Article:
Germany Wants To Define A Snippet As Seven Words Or Less; Doing So Is Likely To Breach Berne Convention
from the how-copyright-maximalism-defeats-itself dept
Techdirt has been following with a certain amusement the humiliating failure of German publishers to bring in a “snippet tax” that would force Google and other search engines to pay for displaying even short quotations from their publications. The most recent defeat for the copyright industry was the German competition authority announcing that it would not “punish” Google for refusing to take out a license for snippets because, well, Google had a perfect right not to do so. The Disruptive Competition (DisCo) Project Web site has an update on the continuing saga, and it’s as crazy as the rest of the story:
The Copyright Arbitration Board of the German Patent and Trade Mark Office (DPMA) recently recommended that snippets, i.e. small text excerpts used by search engines and online aggregators below hyperlinks, can comprise exactly seven words. This suggestion is part of the DPMA’s recommendation to privately settle a dispute between online services and press publishers over Germany’s ancillary copyright, also termed the ‘snippet levy’. Should a court confirm this recommendation, snippets which go beyond this limit of seven words would in theory have to be licensed from news publishers.
As the DisCo post goes on to explain, that weirdly precise limit is a result of a last-minute change to the German snippet law, which carved out “individual words and smallest text excerpts” from its scope. Of course, that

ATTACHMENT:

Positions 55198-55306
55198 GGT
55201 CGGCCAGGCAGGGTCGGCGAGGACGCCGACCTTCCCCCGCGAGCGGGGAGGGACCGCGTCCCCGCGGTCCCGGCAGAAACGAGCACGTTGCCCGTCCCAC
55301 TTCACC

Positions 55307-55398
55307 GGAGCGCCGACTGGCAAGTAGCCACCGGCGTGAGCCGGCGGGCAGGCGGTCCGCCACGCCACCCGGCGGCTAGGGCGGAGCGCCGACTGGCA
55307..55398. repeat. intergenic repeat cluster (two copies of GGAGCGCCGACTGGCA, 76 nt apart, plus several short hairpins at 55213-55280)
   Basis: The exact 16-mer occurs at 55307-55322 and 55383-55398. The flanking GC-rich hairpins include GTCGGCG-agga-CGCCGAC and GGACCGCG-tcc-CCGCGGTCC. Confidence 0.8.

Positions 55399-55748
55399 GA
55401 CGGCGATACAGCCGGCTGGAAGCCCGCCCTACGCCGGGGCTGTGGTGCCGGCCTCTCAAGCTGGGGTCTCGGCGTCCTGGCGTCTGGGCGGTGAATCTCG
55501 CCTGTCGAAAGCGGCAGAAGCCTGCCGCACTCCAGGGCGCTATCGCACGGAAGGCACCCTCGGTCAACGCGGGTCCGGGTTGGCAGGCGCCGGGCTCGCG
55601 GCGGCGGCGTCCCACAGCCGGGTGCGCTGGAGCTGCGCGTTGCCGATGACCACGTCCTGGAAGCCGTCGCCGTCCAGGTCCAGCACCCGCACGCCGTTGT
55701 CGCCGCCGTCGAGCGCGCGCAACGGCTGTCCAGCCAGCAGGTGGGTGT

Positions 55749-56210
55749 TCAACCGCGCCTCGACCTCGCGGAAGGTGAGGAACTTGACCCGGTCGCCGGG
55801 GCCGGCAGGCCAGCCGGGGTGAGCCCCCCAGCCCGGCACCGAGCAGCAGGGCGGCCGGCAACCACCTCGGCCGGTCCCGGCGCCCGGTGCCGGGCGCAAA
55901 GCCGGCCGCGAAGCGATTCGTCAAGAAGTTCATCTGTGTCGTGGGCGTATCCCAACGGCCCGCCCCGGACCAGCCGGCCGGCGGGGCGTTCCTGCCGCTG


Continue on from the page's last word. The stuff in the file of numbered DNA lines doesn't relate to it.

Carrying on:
begs invites the question: how big could that “smallest text excerpt” be? For reasons that are not clear, the Copyright Arbitration Board suggested that the answer was “seven words long”. The DisCo post points out there would be an interesting and unexpected consequence of adopting that seven-word limit on snippets officially: it would put Germany in conflict with its obligations under the Berne Convention on copyright. In the 1967 revision to the Convention, a mandatory right to “short quotations” was changed to one allowing “quotations”. Here’s why that matters:
imagine a situation in which snippets, a modern form of quotations, are reduced to seven words. From a practical point of view, it is safe to say that they are useless for Internet users who would find it difficult to find the information they are actually looking for. From a legal point of view, most would probably agree that a seven word quotation is rather ‘short’ — and exactly this conflicts with international copyright law which guarantees meaningful (and useful) quotations going beyond ‘short’ quotations.
In a delicious irony, then, the German publishers’ insane pursuit of the completely unworkable “ancillary” copyright protection for snippets could result in the country breaching fundamental obligations under the world’s main copyright convention.